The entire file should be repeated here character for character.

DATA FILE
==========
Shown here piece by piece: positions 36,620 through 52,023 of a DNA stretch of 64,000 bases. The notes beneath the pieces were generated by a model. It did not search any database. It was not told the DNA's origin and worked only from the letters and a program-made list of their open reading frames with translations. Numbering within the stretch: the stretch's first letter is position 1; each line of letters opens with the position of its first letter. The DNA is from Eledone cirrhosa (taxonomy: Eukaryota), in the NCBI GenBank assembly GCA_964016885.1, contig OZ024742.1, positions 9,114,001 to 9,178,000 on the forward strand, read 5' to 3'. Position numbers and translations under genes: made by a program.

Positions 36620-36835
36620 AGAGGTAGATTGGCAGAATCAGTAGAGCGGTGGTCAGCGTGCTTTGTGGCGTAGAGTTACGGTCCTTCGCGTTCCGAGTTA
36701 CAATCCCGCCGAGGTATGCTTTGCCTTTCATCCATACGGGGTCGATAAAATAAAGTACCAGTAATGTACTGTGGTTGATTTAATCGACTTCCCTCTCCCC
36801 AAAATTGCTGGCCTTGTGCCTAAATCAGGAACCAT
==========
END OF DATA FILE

Shown here piece by piece: positions 36,620 through 52,023 of a DNA stretch of 64,000 bases. The notes beneath the pieces were generated by a model. It did not search any database. It was not told the DNA's origin and worked only from the letters and a program-made list of their open reading frames with translations. Numbering within the stretch: the stretch's first letter is position 1; each line of letters opens with the position of its first letter. The DNA is from Eledone cirrhosa (taxonomy: Eukaryota), in the NCBI GenBank assembly GCA_964016885.1, contig OZ024742.1, positions 9,114,001 to 9,178,000 on the forward strand, read 5' to 3'. Position numbers and translations under genes: made by a program.

Positions 36620-36835
36620 AGAGGTAGATTGGCAGAATCAGTAGAGCGGTGGTCAGCGTGCTTTGTGGCGTAGAGTTACGGTCCTTCGCGTTCCGAGTTA
36701 CAATCCCGCCGAGGTATGCTTTGCCTTTCATCCATACGGGGTCGATAAAATAAAGTACCAGTAATGTACTGTGGTTGATTTAATCGACTTCCCTCTCCCC
36801 AAAATTGCTGGCCTTGTGCCTAAATCAGGAACCAT